more important - he will agree after the first Test.
Clarke's line of thinking behind going for a four-pronged pace combination was to pick his best bowlers than worry about the conditions. At the end of the game, he will admit that when playing on dustbowls, factoring in the conditions is crucial unless you have the all-time greatest pace arsenal at your disposal like Clive Lloyd had in 1983.
Llyod had unleashed Malcolm Marshall & Co with great success in that revenge series 30 years ago, but the Australian pace-quartet led by James Pattinson bowled their hearts out without impact. By preparing a slow, low wicket, the hosts successfully negated their threat.
As a consequence at the end of the fourth day's play, the visitors were staring at a massive defeat in the opening rubber. Pattinson's five-wicket haul would only offer token consolation. After skipper MS Dhoni's record-breaking 224 helped India grab a 192-run lead, Aussies crashed to 232 for nine - a lead of 40 with one wicket in hand. The Aussie bowling looked helpless in containing the Indian assault led by Dhoni, and with the change in innings, the change in fortunes was dramatic with the Indian spinners looking unplayable on the same surface.
Pattinson, Peter Siddle and Mitchell Starc can't be faulted for a lack of intensity, but this playing area is so dead that even for deliveries hurled at around 150 kmph, the batsmen could simply shift balance, without moving feet, and play with ease.
Their success ended with the first new ball and after a long time almost everyone in the Indian middle and lower-order got among the runs.
The challenge for the Aussie batsmen was greater on the fourth day as the wicket had become more spiteful and Harbhajan Singh and Ravindra Jadeja offered spearhead R Ashwin better support.
Seeing his batsmen twist and turn on a pitch where his pacers were brutalised by the India batsmen must have made Clarke understand of the method which works in the subcontinent.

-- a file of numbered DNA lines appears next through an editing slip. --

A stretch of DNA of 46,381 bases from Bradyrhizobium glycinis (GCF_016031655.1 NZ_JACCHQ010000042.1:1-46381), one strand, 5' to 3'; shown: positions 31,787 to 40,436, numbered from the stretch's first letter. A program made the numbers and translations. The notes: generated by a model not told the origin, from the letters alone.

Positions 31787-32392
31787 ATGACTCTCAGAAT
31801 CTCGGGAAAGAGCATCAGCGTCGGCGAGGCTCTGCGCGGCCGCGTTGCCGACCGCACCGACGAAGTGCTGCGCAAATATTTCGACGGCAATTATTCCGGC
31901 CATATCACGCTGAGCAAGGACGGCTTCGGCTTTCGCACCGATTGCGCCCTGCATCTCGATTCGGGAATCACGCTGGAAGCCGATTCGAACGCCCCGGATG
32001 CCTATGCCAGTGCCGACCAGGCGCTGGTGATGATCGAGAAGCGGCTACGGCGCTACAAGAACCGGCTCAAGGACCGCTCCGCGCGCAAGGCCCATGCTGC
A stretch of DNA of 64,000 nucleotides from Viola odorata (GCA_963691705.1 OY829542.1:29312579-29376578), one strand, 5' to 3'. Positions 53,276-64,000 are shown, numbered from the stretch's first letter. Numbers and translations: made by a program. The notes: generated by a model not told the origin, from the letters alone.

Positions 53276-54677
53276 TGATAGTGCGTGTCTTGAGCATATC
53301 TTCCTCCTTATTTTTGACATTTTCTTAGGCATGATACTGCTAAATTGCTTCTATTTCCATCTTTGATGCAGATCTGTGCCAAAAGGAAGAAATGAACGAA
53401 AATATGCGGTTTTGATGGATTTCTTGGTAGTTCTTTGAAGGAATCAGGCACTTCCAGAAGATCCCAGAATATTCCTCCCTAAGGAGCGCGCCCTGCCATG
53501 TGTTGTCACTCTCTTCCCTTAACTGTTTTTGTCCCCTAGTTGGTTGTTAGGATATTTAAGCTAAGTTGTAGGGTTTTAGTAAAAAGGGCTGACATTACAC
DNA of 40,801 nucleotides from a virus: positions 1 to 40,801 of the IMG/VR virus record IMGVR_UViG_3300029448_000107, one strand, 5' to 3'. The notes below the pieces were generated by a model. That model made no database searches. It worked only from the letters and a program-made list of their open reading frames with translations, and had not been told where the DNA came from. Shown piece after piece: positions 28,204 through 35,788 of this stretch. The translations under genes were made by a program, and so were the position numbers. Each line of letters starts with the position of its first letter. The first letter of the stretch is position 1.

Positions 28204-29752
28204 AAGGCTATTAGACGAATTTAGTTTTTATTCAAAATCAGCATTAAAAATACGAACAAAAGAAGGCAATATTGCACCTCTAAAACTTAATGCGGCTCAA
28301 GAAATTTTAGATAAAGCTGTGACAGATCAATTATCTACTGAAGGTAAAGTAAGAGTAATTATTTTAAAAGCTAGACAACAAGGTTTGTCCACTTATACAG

If Clarke needed any further proof, it was there in his own second innings dismissal. He was done in by low bounce when he shaped to cut Ashwin and was rapped on his back knee. The wicket ended Australia's hopes of saving the match.
Ashwin, who added five more to his first innings tally of seven, had started the procession at the stroke of lunch with the wicket of Shane Watson, who opened in place of the ill David Warner. Thereafter, wickets fell in a heap and Clarke was sixth to fall at the score of 131. Soon, it was 175 for nine and with 18 more runs needed to make India bat again, it looked as if it would be all over before the end of the day. Moises Henriques (batting 75), with support from Nathan Lyon, managed to avoid that ignominy but it's only a matter of time before the Indian celebrations begin.
The Chepauk track: a spin haven
The Chennai wicket crumbled exactly the way India wanted, to prey on the spin-shy Australia batsmen. The unpredictable bounce and sharp turn from the rough had the Aussies all at sea. Here's a close look at the spin-friendly track…
It's in the soil
It's made up of red soil. This soil has greater granule content and less clay compared to more clay-based wickets in North India. The red soil offers more bounce and the ball grips more. The pitch crumbles a lot quicker and hence offers more turn.
Weather plays part
The hot weather sucks moisture from the pitch and keeps it dry, thus accelerating the crumbling.
Keeping it dry
The real trick, however, lies in maintaining the wicket in the last few days leading into the game. "Watering and rolling leading to the game pretty much determines how the wicket behaves. This Chennai wicket, for instance, must have been watered very little and rolled a lot to ensure it stayed dry and crumbled as the game progressed," said former India stumper Vijay Yadav, now a curator.
Rough it up
Apart from the normal wear and tear, spikes scratch the surface and create roughs around playing area. It's this rough the spinners, especially Jadeja, have bowled into to extract bounce and turn.